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© Research
Publication : Microbiology spectrum

Mycobacterial Pathogenomics and Evolution

Scientific Fields
Diseases
Organisms
Applications
Technique

Published in Microbiology spectrum - 01 Feb 2014

Bottai D, Stinear TP, Supply P, Brosch R

Link to Pubmed [PMID] – 26082120

Microbiol Spectr 2014 Feb;2(1):MGM2-0025-2013

Most mycobacterial species are harmless saprophytes, often found in aquatic environments. A few species seem to have evolved from this pool of environmental mycobacteria into major human pathogens, such as Mycobacterium tuberculosis, the agent of tuberculosis, Mycobacterium leprae, the leprosy bacillus, and Mycobacterium ulcerans, the agent of Buruli ulcer. While the pathogenicity of M. ulcerans relates to the acquisition of a large plasmid encoding a polyketide-derived toxin, the molecular mechanisms by which M. leprae or M. tuberculosis have evolved to cause disease are complex and involve the interaction between the pathogen and the host. Here we focus on M. tuberculosis and closely related mycobacteria and discuss insights gained from recent genomic and functional studies. Comparison of M. tuberculosis genome data with sequences from nontuberculous mycobacteria, such as Mycobacterium marinum or Mycobacterium kansasii, provides a perception of the more distant evolution of M. tuberculosis, while the recently accomplished genome sequences of multiple tubercle bacilli with smooth colony morphology, named Mycobacterium canettii, have allowed the ancestral gene pool of tubercle bacilli to be estimated. The resulting findings are instrumental for our understanding of the pathogenomic evolution of tuberculosis-causing mycobacteria. Comparison of virulent and attenuated members of the M. tuberculosis complex has further contributed to identification of a specific secretion pathway, named ESX or Type VII secretion. The molecular machines involved are key elements for mycobacterial pathogenicity, strongly influencing the ability of M. tuberculosis to cope with the immune defense mounted by the host.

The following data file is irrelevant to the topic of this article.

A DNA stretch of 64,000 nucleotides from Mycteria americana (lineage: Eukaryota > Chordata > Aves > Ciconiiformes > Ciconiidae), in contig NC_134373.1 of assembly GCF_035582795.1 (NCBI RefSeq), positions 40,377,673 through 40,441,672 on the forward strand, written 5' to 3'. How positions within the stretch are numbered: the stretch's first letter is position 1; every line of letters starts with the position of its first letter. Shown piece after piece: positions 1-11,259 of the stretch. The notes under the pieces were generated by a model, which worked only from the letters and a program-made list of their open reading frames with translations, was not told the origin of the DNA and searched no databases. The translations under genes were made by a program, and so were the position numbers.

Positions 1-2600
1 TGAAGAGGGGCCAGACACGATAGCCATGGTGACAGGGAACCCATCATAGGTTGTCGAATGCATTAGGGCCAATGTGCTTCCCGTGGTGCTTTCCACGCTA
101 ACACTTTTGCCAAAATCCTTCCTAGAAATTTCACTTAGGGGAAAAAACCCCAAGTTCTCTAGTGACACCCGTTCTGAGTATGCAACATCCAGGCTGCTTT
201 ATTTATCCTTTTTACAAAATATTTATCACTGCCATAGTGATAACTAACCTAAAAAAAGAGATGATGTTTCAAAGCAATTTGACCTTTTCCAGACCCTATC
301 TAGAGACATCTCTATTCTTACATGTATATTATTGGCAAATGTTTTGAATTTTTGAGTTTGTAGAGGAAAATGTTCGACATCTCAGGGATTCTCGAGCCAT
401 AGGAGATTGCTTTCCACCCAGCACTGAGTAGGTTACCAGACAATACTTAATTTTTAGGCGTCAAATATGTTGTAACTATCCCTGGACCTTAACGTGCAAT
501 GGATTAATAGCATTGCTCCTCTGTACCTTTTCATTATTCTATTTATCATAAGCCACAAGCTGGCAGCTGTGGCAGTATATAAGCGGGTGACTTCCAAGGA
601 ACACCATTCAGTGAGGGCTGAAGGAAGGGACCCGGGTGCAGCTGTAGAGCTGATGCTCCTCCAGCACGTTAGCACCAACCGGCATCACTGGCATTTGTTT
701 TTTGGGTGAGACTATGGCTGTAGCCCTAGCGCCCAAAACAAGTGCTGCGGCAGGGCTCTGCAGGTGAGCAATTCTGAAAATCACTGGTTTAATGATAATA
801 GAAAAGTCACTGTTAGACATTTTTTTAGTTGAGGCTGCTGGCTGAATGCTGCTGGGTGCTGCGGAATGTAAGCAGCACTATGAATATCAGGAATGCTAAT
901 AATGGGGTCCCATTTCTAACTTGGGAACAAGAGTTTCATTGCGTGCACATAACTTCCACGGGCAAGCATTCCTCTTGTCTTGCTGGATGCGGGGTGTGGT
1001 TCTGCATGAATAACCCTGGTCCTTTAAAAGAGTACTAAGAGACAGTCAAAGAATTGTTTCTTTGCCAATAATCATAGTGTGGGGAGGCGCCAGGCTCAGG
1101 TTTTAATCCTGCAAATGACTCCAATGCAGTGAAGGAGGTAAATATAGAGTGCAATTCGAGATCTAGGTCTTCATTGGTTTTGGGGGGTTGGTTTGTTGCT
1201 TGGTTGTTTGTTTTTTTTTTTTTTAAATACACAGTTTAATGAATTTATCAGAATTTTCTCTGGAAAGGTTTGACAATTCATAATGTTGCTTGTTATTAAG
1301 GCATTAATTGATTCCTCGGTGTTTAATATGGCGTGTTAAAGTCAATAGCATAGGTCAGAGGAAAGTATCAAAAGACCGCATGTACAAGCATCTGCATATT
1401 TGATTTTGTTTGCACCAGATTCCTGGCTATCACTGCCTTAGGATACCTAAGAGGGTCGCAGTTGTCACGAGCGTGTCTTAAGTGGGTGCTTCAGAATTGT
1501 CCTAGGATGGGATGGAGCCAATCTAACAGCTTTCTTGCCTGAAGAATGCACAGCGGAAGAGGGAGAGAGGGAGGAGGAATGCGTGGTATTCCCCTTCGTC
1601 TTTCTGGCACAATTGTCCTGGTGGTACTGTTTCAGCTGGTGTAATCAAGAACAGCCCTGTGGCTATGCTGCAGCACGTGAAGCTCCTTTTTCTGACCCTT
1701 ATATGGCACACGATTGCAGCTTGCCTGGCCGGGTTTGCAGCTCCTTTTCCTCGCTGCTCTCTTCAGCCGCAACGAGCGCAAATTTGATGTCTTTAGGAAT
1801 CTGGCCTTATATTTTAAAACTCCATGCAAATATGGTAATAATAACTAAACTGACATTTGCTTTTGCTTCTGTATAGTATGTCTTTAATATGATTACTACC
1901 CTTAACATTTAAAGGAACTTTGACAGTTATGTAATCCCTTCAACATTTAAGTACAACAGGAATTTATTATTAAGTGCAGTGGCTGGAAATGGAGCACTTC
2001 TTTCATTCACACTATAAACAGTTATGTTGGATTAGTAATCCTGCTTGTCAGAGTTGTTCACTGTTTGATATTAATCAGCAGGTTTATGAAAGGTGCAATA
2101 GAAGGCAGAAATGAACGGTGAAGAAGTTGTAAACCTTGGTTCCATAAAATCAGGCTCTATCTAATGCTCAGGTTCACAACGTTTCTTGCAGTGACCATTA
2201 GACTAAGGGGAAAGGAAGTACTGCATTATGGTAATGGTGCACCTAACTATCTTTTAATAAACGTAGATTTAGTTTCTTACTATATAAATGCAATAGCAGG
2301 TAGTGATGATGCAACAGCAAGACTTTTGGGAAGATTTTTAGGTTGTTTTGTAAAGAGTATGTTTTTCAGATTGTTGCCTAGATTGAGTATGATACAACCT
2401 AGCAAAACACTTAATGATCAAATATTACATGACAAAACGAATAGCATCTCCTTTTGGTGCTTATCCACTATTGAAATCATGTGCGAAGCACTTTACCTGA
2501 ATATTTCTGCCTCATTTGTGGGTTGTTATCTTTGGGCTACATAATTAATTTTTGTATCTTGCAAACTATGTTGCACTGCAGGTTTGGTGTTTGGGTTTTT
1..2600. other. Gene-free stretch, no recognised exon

http://www.ncbi.nlm.nih.gov/pubmed/26082120